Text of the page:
- Inouye, S.T., and Kawamura, H. (1979). “Persistence of circadian rhythmicity in a mammalian hypothalamic ‘island’ containing the suprachiasmatic nucleus.” Proceedings of the National Academy of Sciences of the United States of America DOI: 10.1073/pnas.76.11.5962
Ingredients: Distilled water, Hyaluronic Acid (15%), Vitamin C [MAP] 15%, Grape seed Extract, Green Tea Extract, [Bees Wax, HE-Cellulose, Polyglyceryl Oleate], Pure Rice bran Oil, Pure Argan Oil, Vitamin E, Matrixyl 3000, Silk Amino Acids, Honey Extract, EDTA Tetrasodium, Silk Powder, Germall, Potassium, Allantoin, Aloe-vera Leaf Extract
- 15% magnesium ascorbyl phosphate (MAP, stable form of vitamin C):
antioxidant, sun protection booster (plus other more cosmetic attributes)
- green tea extract, grape seed extract, vitamin E:
antioxidants; C serums are supposed to work better when also containing E
- hyaluronic acid, honey:
humectants (the honey extract in a low concentration, though)
- matrixyl 3000:
a.k.a. the peptides Pal-GHK and Pal-GQPR (matrikines)
collagen and elastin production
And useful stuff in the base:
- moisturising components:
rice bran oil, argan oil, and the beeswax-etc. emulsifier mix
- soothing components:
allantoin, aloe vera (YMMV as ever)
Cost: $30.00 / 2 oz = $15.00 / 1 oz
+ shipping to Canada = $9.95
Feel and finish, quick review:
Opaque, white, light lotion in texture. In density, more like a light gel-cream eye-cream. One needs 3 pumps for a light layer all over face, throat, and backs of hands. Applied to damp skin aftre exiting shower, first thing in the morning. Followed by moisturiser and sunscreen. Sinks in fast but leaving skin feeling silk-velvet soft. Not at all drying: indeed, I realised that my previous regular vitamin C serum–the moistest of the Silk Naturals ones (Awesome Sauce) was drying in comparison.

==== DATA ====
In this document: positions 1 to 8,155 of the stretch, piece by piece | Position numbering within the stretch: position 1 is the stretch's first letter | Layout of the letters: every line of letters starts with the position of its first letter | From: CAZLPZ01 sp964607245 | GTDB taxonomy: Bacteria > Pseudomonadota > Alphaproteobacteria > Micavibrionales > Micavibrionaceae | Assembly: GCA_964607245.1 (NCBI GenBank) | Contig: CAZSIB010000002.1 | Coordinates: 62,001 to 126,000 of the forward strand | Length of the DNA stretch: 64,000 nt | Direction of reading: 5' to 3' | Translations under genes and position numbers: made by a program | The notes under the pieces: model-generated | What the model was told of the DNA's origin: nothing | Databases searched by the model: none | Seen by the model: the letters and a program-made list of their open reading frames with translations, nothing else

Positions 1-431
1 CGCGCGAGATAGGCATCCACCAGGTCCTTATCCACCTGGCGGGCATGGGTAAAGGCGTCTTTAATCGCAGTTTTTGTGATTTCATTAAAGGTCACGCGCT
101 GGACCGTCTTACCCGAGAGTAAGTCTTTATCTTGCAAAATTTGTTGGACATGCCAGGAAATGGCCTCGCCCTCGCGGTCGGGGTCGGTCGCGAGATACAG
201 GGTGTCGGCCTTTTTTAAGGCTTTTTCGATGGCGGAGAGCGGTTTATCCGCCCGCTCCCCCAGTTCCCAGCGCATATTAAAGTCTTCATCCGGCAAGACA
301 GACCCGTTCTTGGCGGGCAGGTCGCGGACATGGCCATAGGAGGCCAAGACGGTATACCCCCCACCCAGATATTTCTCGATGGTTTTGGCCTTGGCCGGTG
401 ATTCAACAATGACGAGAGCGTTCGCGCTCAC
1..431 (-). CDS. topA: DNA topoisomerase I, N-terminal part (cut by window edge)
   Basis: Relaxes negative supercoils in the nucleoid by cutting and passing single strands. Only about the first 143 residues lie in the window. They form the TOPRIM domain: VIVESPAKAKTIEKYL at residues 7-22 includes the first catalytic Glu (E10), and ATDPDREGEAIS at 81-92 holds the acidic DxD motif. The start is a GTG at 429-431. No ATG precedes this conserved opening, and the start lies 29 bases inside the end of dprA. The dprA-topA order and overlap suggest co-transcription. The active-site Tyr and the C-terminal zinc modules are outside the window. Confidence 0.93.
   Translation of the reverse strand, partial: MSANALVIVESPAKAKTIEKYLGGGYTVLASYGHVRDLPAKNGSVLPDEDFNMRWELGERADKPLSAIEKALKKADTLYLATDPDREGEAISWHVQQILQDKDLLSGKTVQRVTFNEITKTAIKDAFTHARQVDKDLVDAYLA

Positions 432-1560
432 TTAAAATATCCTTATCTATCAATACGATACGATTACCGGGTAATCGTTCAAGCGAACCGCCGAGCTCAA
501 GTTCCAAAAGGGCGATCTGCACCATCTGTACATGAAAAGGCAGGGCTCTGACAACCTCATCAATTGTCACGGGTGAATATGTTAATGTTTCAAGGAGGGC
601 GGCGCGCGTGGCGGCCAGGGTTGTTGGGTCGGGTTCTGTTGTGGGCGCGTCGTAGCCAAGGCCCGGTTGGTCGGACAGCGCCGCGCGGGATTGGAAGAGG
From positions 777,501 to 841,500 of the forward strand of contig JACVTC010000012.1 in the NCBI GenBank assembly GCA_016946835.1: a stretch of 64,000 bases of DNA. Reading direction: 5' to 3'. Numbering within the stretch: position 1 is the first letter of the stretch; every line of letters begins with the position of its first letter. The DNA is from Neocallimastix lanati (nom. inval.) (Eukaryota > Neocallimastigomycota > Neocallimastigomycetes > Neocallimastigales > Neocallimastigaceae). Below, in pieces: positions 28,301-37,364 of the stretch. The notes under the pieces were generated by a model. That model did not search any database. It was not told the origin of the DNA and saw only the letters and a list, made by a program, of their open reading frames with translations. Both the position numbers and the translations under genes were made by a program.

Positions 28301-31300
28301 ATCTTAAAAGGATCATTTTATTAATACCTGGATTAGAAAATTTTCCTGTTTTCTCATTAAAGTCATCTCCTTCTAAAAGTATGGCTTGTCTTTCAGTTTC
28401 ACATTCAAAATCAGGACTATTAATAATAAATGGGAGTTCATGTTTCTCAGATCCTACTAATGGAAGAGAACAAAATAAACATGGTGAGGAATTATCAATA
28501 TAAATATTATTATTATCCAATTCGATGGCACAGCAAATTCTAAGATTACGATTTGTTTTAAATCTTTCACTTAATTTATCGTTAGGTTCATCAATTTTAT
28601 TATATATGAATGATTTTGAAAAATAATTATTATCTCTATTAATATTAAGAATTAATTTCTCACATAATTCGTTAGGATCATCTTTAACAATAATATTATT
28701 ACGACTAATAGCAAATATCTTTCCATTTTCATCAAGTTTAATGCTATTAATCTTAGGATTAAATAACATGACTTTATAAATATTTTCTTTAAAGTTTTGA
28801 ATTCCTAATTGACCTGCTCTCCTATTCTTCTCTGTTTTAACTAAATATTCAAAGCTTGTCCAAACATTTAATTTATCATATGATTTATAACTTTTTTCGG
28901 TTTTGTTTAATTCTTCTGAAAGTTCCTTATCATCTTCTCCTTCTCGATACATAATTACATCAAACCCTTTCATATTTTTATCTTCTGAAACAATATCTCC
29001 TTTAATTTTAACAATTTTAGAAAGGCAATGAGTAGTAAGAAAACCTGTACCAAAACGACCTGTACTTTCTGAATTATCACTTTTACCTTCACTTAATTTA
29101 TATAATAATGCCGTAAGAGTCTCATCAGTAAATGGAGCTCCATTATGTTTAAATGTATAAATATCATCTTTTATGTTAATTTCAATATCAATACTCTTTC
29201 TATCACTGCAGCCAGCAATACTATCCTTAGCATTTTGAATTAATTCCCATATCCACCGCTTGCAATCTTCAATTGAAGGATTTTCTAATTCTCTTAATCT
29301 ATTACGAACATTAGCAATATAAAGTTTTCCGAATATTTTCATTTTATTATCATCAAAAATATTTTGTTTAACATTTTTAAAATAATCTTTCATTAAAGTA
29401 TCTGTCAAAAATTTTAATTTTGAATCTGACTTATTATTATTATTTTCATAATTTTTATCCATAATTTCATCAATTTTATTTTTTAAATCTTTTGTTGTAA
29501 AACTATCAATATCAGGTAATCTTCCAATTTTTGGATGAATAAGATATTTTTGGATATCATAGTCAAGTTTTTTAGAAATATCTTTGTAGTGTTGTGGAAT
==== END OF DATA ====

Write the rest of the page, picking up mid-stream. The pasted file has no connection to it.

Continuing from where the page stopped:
I’ve been using vitamin C serums on my skin for many months now (maybe a year? maybe more?), and it feels and looks pretty decent and smooth and so on. I haven’t done the proper testing that would be required to prove that any decency in skin is attributable to the use of vitamin C serum, or to it alone. I also use sunscreen, and try to use that other great skincare product, sleep, as much as possible (8-10 hours / night).
This serum may well be too moisturising for some people. And might contain clogging ingredients. Depending on you and your skin. On me (drier): great stuff.
If you’ve tried out l-ascorbic acid serums before (they’re probably the commonest kind) and your skin has reacted, suggest trying MAP. In my experience, it’s gentler. See further: vitamin C serums (5) and (6).
- very high percentage MAP serum: most are 3 or 5%. For comparisons, see vitamin C serums (6): MAP
- plus other antioxidants
- plus hyaluronic acid
- plus peptides
- unscented / no fragrance; it does have a little scent to it, from the ingredients
- zero irritation on me
- moist: the moistest vitamin C serum I’ve used
- seems to be working, or at least, not not working
- skin feels lovvvvvely
- feel and finish; the silk powder may be helping out here
- no silicones (especially not the sort that bring my skin out in zits)
- minimal, elegant, functional formula
- does have preservatives (yay!)
- in convenient tinted glass bottle
- price and value for money: one of the cheapest vitamin C serums around, and high percentage of vitamin C providing good bang for your buck
- no animal testing
- not proper INCI ingredient listing; uncertain what the potassium is doing there: maybe a typo for potassium sorbate as a preservative?
- ethical and political discomfort about some of the company’s other products (e.g. skin lightening)
- shipping takes rather a long time to Canada; if you’re in the US, though, also available c/o Amazon
- tetrasodium EDTA, depending, depending on concentration (probably low): as possible environmental pollutant. I consider this as a low risk.